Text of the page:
While you may hear the margin of error reported on TV or in the paper, the confidence level is a crucial component that's often left out. Quite simply, the confidence level represents the likelihood that another sample will provide the same results. It is the percent likelihood statement that accompanies the width of the confidence interval. It is often set to the 95% level by convention but can be adjusted (see the confidence level in the figure below).
A confidence level of 95% means that 95 out of 100 times the sample percentages will fall within the confidence intervals. Or 5 times out of 100 the percentages will NOT fall within the confidence intervals.
So if the Star Tribune took the same poll 100 times with a margin of error of 6% at 95% confidence, we'd expect that about 5 of those polls would show Jim Bean to have more than 61% of the vote or less than 49% of the vote.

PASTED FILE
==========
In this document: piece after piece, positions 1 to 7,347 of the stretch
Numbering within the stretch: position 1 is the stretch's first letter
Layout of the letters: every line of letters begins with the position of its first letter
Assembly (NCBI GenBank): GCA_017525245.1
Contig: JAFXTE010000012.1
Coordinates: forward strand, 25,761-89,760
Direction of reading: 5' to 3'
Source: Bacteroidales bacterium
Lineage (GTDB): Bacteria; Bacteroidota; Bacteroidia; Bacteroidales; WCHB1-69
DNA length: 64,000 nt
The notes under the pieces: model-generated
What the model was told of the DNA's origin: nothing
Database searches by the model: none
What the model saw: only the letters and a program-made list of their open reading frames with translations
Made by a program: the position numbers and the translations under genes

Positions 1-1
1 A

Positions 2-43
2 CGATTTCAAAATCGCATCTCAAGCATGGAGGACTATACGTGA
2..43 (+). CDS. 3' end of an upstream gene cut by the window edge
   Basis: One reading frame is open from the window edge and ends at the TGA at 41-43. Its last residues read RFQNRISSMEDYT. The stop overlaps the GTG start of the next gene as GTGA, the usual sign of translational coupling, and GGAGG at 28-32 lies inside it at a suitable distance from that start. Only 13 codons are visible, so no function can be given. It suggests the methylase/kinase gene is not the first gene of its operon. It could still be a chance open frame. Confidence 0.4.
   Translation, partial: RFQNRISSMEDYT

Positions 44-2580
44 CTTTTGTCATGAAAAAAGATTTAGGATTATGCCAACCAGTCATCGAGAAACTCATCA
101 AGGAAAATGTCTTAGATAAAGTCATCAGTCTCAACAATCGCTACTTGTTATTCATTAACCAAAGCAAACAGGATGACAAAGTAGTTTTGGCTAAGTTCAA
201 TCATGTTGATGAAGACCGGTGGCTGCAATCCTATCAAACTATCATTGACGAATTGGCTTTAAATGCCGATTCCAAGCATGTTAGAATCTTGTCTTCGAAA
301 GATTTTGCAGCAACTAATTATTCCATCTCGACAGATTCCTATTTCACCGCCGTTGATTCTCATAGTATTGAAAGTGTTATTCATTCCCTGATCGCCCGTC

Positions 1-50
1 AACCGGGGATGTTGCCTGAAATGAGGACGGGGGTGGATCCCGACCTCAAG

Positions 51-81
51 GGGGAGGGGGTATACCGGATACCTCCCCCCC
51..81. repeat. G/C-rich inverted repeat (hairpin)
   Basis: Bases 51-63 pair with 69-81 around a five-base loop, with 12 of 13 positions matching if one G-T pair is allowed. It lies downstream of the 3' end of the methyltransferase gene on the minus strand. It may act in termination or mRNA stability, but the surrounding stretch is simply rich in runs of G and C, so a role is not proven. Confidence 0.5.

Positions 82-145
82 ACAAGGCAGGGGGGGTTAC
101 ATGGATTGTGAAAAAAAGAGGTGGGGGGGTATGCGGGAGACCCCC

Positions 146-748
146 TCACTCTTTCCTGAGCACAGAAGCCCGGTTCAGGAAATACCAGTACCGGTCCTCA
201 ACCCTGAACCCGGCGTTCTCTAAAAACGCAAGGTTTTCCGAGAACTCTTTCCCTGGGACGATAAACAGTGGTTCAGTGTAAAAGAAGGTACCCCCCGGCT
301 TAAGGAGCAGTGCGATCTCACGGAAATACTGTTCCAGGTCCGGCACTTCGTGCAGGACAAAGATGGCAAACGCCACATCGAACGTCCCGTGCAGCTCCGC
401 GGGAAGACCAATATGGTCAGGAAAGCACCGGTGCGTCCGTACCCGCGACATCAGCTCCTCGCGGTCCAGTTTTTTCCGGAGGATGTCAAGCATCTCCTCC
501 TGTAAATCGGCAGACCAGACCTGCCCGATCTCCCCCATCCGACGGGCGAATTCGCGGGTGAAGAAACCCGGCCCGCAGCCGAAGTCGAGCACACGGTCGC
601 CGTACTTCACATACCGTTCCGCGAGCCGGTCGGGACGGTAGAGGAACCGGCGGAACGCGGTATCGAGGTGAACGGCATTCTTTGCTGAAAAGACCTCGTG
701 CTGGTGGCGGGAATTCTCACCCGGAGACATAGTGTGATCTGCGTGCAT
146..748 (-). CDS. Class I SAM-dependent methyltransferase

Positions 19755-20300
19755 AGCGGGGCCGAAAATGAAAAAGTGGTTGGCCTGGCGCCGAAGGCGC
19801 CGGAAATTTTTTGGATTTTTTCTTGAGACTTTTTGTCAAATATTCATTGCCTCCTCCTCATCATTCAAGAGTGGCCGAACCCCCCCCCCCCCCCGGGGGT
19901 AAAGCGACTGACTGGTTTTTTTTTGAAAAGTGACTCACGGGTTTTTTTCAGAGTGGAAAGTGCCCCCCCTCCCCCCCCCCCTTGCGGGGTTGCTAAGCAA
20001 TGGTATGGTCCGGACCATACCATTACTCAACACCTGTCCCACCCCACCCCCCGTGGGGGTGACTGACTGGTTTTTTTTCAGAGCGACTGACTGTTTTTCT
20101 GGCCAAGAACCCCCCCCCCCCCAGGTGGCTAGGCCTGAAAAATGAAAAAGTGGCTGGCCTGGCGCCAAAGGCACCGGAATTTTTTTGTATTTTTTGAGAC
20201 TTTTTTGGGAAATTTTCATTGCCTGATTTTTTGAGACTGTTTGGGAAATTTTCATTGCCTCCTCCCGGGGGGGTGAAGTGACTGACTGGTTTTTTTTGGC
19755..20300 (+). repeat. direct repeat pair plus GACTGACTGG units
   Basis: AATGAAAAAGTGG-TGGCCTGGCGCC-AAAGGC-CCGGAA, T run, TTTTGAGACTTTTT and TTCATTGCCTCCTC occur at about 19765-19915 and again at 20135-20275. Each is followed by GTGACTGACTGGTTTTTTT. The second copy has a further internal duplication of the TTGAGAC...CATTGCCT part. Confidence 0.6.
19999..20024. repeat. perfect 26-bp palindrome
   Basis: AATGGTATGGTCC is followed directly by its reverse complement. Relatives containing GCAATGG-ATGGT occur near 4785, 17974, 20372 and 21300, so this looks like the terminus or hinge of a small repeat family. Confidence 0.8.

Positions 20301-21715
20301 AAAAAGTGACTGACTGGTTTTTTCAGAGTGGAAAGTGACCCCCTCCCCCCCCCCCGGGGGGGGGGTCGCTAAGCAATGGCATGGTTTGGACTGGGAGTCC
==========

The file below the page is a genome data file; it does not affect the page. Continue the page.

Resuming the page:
95% is the most frequent value of the confidence level and it is set that way mostly by convention (5% seemed like a reasonable amount of risk I suppose). You would want to lower it to 90% or 85% or raise it to 99% depending on the impact of being wrong.
In other words, if you were betting a lot of money on where the 100 sample results would fall, then you'd want to use a 99% confidence level, not an 80% level (unless you don't mind a 20% chance of having to pay up). But, there is a price to pay for having a more precise estimate, and that's a wider confidence interval.